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“Gaspard du Nord’s translation of the Liber Ivonis into medieval French in the 12th century brought about frightful consequences—the popular diffusion of certain rites and incantations causing Averoigne to receive that shadow of concentrated necromancy from which it has never quite emerged.” — H.P. Lovecraft

The lore of Averoigne didn’t end with Clark Ashton Smith. Over the decades other writers, fascinated by this “Lovecraft country” of medieval France, added their own contributions. Read over two dozen stories and poems of Averoigne (including some never before published) by Mythos authors like DJ Tyrer, Richard Tierney, Brian McNaughton, Michael Minnis, and James Chambers. Revisit Vyônes and Périgon, meet Luc le Chaudronnier and Azédarac once again, as tales of harpies and werewolves, ogres and giants, changelings and cockatrices await you!

The Beast of Gévaudan

Click to read Glenn Rahman’s article on Auvergne, the historical French province Averoigne was based on, and the factual people, places, and events that may have inspired Clark Ashton Smith’s tales of Averoigne.


The Oracle of Sadoqua by Ron Hilger
In the Regio Averonum, Roman officer Horatius goes in search of a missing comrade, Galbius. His search takes him to the Cave of the Oracle, guarded by druids of Sadoqua. What he finds within is more disturbing than his worst fears for his friend.

The Wedding of Sheila-Na-Gog by Glenn Rahman & Richard L. Tierney
In Gaul, Simon of Gitta, betrayed by the Druids, captured by the Romans, and set to be sacrificed to the mysterious goddess Sheila-na-gog, has no choice but to seek the help of disreputable and unlikely allies: the Averoni.

Cult of the Singing Flame by David Reid Ross
A young monk from Périgon is sent to investigate a new cult spreading throughout Averoigne, but what he ultimately finds threatens both his sanity and his soul.

The Doom of Azédarac by Ron Hilger
Attempting to retrieve his stolen copy of The Book of Eibon, the sorcerer-bishop Azédarac drinks his time-travel potion to visit the past… but arrives in an alternate universe instead, where he must face his most dangerous foe yet—himself.

The Pink Flower of Saint Zénobie by Aaron Hollingsworth
When a woman in Ste. Zénobie awakens one morning to find her husband’s headless corpse in bed beside her and her daughter kidnapped, a soldier, a hunter, and a monk set out to find the young woman—and never return. At least, not alive, and not in one piece…

Hugh the Discerning by Garnett Elliott
When the ogre Chantillion terrorizes the village of Morraine, its reeve Hugh the Discerning sets out, alone and unarmed, to defeat the monster, confident his superior intellect can outwit a big dumb ogre. But Chantillion is not as stupid as he seems…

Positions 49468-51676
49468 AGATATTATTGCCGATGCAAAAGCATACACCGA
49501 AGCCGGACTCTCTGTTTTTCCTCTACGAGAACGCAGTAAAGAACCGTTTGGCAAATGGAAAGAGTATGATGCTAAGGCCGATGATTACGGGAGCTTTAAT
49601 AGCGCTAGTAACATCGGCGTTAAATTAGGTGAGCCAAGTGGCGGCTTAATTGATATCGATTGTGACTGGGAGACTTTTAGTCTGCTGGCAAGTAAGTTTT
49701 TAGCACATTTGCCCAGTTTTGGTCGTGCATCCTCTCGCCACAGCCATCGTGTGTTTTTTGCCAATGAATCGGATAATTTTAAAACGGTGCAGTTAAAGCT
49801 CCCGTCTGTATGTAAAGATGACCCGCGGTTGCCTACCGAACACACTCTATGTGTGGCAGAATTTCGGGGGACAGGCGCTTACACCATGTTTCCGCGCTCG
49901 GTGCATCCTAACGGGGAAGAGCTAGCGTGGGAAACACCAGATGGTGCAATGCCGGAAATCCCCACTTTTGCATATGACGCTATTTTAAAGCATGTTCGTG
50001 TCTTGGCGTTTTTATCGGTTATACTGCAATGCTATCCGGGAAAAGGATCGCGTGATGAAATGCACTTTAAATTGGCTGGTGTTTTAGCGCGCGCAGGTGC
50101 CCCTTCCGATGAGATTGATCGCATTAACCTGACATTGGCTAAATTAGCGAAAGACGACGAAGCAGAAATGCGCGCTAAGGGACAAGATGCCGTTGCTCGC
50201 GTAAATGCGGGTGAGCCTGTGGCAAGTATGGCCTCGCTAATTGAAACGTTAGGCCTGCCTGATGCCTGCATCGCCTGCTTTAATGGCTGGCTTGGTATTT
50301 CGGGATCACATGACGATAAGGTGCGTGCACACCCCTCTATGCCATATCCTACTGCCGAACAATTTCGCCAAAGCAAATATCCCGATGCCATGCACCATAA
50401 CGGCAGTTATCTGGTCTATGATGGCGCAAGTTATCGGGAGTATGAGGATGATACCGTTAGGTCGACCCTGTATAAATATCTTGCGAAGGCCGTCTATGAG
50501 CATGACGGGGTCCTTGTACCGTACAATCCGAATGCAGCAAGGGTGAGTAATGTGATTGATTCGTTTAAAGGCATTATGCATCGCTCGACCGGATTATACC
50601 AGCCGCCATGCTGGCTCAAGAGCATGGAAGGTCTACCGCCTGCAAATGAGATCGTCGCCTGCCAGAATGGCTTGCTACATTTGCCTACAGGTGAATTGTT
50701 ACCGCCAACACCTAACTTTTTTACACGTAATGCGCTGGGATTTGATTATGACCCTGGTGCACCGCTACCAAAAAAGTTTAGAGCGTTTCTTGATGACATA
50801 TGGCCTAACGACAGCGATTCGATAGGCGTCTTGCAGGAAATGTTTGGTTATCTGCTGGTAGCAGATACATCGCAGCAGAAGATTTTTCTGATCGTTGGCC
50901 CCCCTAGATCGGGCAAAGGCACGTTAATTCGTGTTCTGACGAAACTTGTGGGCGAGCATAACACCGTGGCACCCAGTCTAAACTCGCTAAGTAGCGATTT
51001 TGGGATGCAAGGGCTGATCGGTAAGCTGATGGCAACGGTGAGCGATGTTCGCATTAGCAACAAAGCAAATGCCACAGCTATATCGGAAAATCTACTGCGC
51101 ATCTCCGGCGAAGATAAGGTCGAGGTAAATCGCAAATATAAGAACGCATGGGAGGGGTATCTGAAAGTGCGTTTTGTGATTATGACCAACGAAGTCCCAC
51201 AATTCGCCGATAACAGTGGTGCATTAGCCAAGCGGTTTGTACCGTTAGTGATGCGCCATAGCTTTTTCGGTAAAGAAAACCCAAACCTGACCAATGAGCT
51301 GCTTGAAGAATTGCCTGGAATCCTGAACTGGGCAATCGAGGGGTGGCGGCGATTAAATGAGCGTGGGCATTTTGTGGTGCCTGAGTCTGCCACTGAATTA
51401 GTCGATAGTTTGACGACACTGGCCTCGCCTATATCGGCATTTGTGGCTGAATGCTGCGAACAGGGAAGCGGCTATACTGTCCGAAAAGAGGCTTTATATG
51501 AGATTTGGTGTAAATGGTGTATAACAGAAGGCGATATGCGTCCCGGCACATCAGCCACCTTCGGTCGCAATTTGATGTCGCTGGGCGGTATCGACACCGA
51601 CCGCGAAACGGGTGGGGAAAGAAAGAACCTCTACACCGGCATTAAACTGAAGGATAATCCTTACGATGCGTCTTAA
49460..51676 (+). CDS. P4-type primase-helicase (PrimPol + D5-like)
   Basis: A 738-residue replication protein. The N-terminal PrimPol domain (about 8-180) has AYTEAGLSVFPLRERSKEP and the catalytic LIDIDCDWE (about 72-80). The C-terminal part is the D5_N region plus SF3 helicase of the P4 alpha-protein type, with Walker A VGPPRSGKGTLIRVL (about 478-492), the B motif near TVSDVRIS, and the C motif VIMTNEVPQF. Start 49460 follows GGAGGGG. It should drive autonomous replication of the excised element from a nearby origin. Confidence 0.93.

The Circumstances of Ghostly Cats by Michael Minnis
When the beloved stray cat Matois, uncrowned king of Vyônes, is tortured and killed by a necromancer’s thuggish henchman, the ghostly feline achieves an unconventional—but deadly—revenge.

Unhallowed Ground, Unholy Flesh by James Chambers
When people start going missing, the Archbishop of Vyônes convinces Luc le Chaudronnier to investigate the disappearances—near the Plain of Nathaire, where legend claims the necromancer’s infamous Colossus found its final resting place.

The Little and the Big by Michael Minnis
Vyônes is besieged by a plague of toads that neither armored knights nor stone walls can stop… until a clever peasant woman has an idea.

The Passing of Belzévuthe by Simon Whitechapel
The Inquisitor of Averoigne has set his sights on Moïse ben Belzévuthe, a Jewish man accused of sorcery. But the old man proves to be a worthy opponent, with more than one nasty trick up his sleeve.

The Butcher of Vyônes by Michael Minnis
In a time of hunger and hardship, the butcher’s wife seems to grow plump and prosperous. The townspeople accuse her of witchcraft—but the truth is much, much worse.

Black Art in Vyônes by Keith Chapman
While Vyônes is being terrorized by a harpy, a lowly painter’s apprentice stumbles across its secret lair. But can he do anything with this knowledge before he becomes the harpy’s next meal?

The Cockatrice of Cordeliers by Michael Minnis
When the Cockatrice of Averoigne lays waste to a noble wedding party, only two criminals are left standing between the monster and the unsuspecting city of Cordeliers.

Clotaire of the Cross by Colin Harker
A knight charged with finding and destroying the creature plaguing the Château Conflans must decide who is a bigger threat: the monster, or the marquis who tyrannizes the village.

Symposium of the Gargoyle by Simon Whitechapel
In nineteenth century Averoigne, an invalid whose only entertainment is observing Vyônes through his telescope discovers a secret cipher sculpted into the gargoyles of the cathedral. If he can only decrypt the code, what mysteries might be revealed?

The Quarry by Simon Whitechapel
Ignoring the dark reputation of the flooded quarry outside of the village of Grémoire, a young man goes fishing in its dark waters—and catches more than he expected.

The Gargoyles of Notre Dame by Matthew Baugh
A mystic and a vigilante hunting down a sorcerer’s dark magic in Paris are lured to Notre Dame Cathedral—which recently had two gargoyles transferred from Vyônes.

The Return of the Colossus by Brian McNaughton
France, 1916. Desperate to break the deadly stalemate on the Western Front, intrigued by the medieval legend, the Allies search for the buried giant… and get more than they expected.

The Muse of Averoigne by Ron Hilger & Henry J. Vester III
On a trip to France, Philip Hastane becomes entranced by a La Frênaie tapestry depicting legends from Averoigne’s past.